The Delhi High Court clarified that only an issue which is of a legal nature and affects the jurisdiction of the court falling within the meaning of Order XIV Rule 2 of Code of Civil Procedure, 1908 can be termed a preliminary issue . A factual issue which requires trial and leading of evidence cannot be called a preliminary issue.
The above judgment was passed by the Delhi High Court in the matter of Dr. Ashok Singhal Vs. Dr. Inder Kumar Gupta & Ors., RFA No. 484/2018 decided on 09.10.2018.
The present appeal was filed by the plaintiff in the suit impugning the judgment of the trial court by which the trial court, during the course of leading of evidence, dismissed the suit by suo moto framing a preliminary issue and held that the suit as filed was not maintainable in the present form. The suit in question was for partition of a house jointly built by the four brothers. However, the piece of land on which the said house was built were two plots admeasuring 250 sq. yds and 350 sq. yds. While the plot admeasuring 250 sq.yds. was owned by the appellant/plaintiff and Defendant No. 3, the other plot was owned by Defendants nos. 1 and 2. The trial court only dismissed the suit as not maintainable in the present form by holding that the two subject plots cannot be merged into one plot, and that the suit for partition should not have been filed as one suit for partition, but two separate suits for partition for two separate plots had to be filed as the two separate plots were owned by different brothers.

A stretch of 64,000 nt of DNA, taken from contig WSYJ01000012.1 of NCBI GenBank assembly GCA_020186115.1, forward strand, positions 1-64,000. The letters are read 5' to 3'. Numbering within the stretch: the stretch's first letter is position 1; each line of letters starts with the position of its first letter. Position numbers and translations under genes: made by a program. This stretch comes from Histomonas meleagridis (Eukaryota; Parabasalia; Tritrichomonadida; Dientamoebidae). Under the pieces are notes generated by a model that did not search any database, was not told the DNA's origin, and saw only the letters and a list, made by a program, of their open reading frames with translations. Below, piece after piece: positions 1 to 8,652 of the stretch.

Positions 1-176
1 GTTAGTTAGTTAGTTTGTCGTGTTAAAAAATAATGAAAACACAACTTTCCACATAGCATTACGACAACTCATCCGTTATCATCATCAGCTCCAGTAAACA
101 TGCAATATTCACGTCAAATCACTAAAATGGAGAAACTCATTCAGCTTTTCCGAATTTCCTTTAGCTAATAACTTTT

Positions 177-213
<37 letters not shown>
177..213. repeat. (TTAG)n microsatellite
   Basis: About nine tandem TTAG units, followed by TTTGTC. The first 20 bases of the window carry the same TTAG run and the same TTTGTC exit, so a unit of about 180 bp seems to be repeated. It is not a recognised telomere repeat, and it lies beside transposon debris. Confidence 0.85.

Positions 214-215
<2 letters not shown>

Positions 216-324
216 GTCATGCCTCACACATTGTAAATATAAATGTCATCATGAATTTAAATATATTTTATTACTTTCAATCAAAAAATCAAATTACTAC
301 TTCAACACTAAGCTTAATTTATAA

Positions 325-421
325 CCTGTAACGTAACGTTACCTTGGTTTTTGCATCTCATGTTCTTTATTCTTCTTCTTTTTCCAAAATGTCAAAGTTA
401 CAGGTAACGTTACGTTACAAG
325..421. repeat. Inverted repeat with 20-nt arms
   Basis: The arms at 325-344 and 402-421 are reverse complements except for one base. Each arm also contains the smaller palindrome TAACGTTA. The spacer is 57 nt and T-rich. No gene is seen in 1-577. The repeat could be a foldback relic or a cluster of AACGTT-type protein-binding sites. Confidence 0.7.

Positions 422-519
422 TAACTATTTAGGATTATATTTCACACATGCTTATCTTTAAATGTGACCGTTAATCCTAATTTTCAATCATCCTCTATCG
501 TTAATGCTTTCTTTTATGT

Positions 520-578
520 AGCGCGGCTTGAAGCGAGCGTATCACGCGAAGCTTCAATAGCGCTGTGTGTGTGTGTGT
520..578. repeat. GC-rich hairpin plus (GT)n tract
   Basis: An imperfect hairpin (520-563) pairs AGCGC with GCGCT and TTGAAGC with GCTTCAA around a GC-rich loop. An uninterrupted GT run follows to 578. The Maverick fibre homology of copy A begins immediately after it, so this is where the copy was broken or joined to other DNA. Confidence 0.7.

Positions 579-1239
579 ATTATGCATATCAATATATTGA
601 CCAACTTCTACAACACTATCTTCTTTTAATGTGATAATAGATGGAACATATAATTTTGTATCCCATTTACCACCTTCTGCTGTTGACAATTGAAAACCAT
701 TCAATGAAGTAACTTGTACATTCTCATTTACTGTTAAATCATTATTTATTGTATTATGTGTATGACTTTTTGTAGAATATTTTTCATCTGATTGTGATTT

The Delhi High Court categorically stated at the outset that a preliminary issue cannot be framed by a court when the preliminary issue is not a preliminary issue which falls under Order XIV Rule 2 CPC. An issue can be a preliminary issue only if two conditions are satisfied and these are, firstly, that the issue is a legal issue and secondly, the issue affects the jurisdiction of the court. The Court observed that in the present case, none of these two aspects of the issue either being a legal issue or the issue being one of jurisdiction, had been decided by the trial court by making any such observations and these aspects are the sine qua non under Order XIV Rule 2 CPC. The Court observed that in the present case, whether or not the four brothers being the appellant/plaintiff and the respondent nos.1 to 3/defendant nos.1 to 3 agreed to have a joint construction by merging the two plots, and, thereafter, each of the parties to have a 1/4th share each in the construction made, is a disputed question of fact which required trial, and which could only have been decided at the stage of final arguments after all the parties had led evidence.
The Court therefore, held that such a factual issue could not have been decided as a preliminary issue and in fact, the trial court had exceeded its jurisdiction by suo moto framing a preliminary issue during the stage when evidence was being led, and that too an issue which does not fall within the purview of Order XIV Rule 2 CPC because the issue is a factual issue and not a legal issue, much less being an issue of jurisdiction of the court.